Tuesday, May 05, 2009

Truman’s Lessons of History

Prologue’s current issue celebrates Harry Truman, who would have been 125 this year. Samuel Rushay wrote an article for this issue that pulls out what he feels are the lessons that Truman learned from history. He concludes Truman learned nine things from history:
  • Democracy is Fragile
  • Democratic Government has a Moral Basis
  • Find Leadership Qualities to Emulate and to Avoid
  • Recognize Internal and External Threats to Democracy
  • Do not trust Historians
  • History is Marked by Continuity and Progress
  • Progress Occurs in Cycles
  • Each Generation must Learn History’s Lessons
  • Individuals Matter

I’m going to pick one of the sections to highlight here:
Lesson 3: Find leadership qualities to emulate and to avoid
Truman’s reading focused on biography, which provided for him keys to leadership. In a 1934 autobiographical manuscript written while he was presiding judge of Jackson County (an administrative, not a judicial post), Truman observed that great men’s first victories were won "over themselves and their carnal urges. Self-discipline with all of them came first." Among those leaders he admired were the Roman general Cincinnatus, the Carthaginian general Hannibal, the Persian leader Cyrus the Great, George Washington, and Robert E. Lee. He noted that "a lot of heroes were made by being in at death or defeat of one of the really great," an interesting comment given his own fate of succeeding a great man, Franklin Roosevelt, 11 years later.

He was not fond of men such as Alexander the Great or Napoleon. "I could never admire a man whose only interest is himself." Furthermore, leaders had to lead, not follow public whim. Leadership of the kind that Jesus, Moses, and Martin Luther offered was based on right and wrong, not on polls or opinion of the moment.

In his writings about U.S. and world history, Harry Truman revealed a deep suspicion of demagogues, many of whom were military leaders. In July 1953, he reflected on the popularity of ancient Greek and Roman rulers. In Greece, Alcibiades was a popular leader but was a "first class demagogue and rounder" whom the people loved "because he was no good!" By contrast, Athenians did not appreciate the "honorable" Aristides, whom they banished "because they were tired of hearing him called the just."

In Rome, Cincinnatus was a model leader for Truman. Cincinnatus, like George Washington centuries later, "knew when and how to lay down his great powers." Cato the Younger displayed another value of an ideal leader: he was an honest administrator of the Roman republic’s finances.

Truman distrusted military leaders as chief executives in a republic. The temperament and training of a military leader puts him in "blinders just as a horse does," meaning a viewpoint that is parochial and not national. The great leaders of the Roman republic were not generals. When the generals took over, the empire resulted.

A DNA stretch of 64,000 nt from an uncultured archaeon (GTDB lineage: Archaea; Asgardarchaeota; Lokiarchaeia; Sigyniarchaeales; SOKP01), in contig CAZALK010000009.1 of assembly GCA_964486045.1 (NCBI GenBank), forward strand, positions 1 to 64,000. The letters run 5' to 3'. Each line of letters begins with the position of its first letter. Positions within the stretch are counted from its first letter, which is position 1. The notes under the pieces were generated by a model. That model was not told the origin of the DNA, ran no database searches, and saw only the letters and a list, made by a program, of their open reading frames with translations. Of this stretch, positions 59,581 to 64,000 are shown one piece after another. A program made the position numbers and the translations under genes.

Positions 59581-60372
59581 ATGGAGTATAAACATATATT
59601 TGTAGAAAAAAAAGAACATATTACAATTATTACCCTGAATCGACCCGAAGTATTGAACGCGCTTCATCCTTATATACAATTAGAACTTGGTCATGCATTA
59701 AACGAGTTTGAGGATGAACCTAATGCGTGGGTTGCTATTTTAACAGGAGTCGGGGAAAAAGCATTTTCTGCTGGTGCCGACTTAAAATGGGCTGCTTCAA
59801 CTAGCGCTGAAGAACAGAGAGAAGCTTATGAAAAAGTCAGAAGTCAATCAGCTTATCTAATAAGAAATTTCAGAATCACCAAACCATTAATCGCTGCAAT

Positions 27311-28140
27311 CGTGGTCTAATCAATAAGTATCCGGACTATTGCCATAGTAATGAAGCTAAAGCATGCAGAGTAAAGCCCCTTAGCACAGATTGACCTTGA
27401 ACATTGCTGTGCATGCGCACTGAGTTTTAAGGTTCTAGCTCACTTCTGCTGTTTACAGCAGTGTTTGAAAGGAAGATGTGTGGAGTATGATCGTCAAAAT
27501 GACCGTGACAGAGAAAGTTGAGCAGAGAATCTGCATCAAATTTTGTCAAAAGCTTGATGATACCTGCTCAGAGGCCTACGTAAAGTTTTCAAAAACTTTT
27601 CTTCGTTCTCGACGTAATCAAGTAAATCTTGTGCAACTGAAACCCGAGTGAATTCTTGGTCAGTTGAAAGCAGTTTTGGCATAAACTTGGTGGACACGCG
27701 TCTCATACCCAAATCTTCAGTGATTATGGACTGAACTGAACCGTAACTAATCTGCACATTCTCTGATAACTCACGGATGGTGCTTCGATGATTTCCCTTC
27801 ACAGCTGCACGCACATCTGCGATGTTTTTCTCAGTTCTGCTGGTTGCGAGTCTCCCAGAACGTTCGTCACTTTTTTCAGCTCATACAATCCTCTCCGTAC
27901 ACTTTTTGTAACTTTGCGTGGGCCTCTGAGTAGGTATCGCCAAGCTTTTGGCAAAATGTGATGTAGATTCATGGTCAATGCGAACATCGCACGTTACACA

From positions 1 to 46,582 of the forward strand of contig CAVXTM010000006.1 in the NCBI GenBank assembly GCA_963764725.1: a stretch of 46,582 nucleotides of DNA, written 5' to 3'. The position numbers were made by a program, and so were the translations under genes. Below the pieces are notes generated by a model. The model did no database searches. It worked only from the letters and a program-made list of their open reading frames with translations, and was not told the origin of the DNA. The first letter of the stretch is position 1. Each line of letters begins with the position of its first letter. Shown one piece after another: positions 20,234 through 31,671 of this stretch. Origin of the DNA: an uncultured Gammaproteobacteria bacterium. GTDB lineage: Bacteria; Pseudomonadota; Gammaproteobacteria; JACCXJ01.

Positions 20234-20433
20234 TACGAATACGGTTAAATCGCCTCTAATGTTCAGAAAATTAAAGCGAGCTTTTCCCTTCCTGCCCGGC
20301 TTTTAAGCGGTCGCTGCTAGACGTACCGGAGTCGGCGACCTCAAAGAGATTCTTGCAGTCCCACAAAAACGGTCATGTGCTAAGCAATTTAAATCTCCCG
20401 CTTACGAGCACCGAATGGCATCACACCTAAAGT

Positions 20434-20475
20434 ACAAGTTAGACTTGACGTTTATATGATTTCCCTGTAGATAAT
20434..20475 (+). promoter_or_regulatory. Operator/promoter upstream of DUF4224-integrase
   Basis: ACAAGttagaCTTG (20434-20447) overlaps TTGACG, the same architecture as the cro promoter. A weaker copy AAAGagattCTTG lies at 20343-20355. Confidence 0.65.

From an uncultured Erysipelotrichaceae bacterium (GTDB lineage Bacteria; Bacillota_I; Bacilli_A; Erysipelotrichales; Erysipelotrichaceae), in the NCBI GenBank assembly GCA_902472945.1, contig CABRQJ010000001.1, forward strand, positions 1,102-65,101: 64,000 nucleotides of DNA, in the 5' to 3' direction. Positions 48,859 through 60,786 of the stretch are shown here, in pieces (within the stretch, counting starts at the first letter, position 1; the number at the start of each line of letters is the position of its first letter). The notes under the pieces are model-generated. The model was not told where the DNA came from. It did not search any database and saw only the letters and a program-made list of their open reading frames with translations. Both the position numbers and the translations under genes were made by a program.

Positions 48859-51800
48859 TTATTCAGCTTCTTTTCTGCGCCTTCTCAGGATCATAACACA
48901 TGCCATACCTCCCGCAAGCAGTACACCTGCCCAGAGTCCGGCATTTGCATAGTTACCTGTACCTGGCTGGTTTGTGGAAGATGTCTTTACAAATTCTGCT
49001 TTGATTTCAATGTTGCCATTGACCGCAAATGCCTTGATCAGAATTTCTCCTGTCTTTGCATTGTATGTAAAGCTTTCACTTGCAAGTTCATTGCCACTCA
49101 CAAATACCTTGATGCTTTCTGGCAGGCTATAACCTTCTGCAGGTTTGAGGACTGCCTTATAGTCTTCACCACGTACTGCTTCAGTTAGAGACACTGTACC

Being a general, however, did not in itself disqualify one from being a great civilian leader. Marcus Aurelius was a great and "wise" leader, a philosopher, and a good administrator. He had the welfare of the people in mind. Truman saw in Gen. George Marshall the same quality of putting the nation’s interests first. "He was looking after the welfare of the country." Public service is what distinguished men such as Aristides, Cincinnatus, Cato, Marcus Aurelius, and Washington from men such as Alcibiades and Gen. Douglas MacArthur, whom Truman derisively referred to as "Mr. Prima Donna, Brass Hat . . . a play actor and bunco man."

Truman had Cincinnatus and Washington very much in mind when he wrote an April 16, 1950, memorandum stating that he would not run for a third term in 1952. "There is a lure in power," he observed, and when a leader in a republic does not step down voluntarily "we start down the road to dictatorship and ruin."

Throughout his long life, Truman emphasized the importance of learning history for young people who aspired to leadership. In the early 1960s, in one of a series of interviews that later formed the basis for author and novelist Merle Miller’s Plain Speaking (1973), Harry Truman told Miller that "[a]ny youngster who starts out for a career in the Senate or the House, who will spend a little time reading the history of what’s before, if he has an objective in view, can find out how to do it. And that’s history." Reading also provided for Truman insights into people: "The only reason you read books is to get a better sense into people that you’re talking to."

You’ll note that one of the lessons is not to trust historians – which, as a historian, I, of course, disagree with (although I will admit there are some who I don’t believe are correct, but that’s our job as a student of history – deciding if the argument is valid). I thought I’d pull this quote on Truman’s opinion of historians for you, though, as well:
Truman’s view of historians went beyond indifference; it bordered on contempt. In 1950, he lectured a newspaperman, Edward Harris of the St. Louis Post-Dispatch, that "real history consists of the life and actions of great men. . . Historians editorializing is in the same class as the modern irresponsible columnist."

So while Truman saw validity in history, he was not fond of historians.

2 comments:

Scott said...

The only thing I ask is that you use a different color, preferably a darker color. The lighter colors on the non-white background is difficult to read.

Jennie W said...

Sorry! Is this better?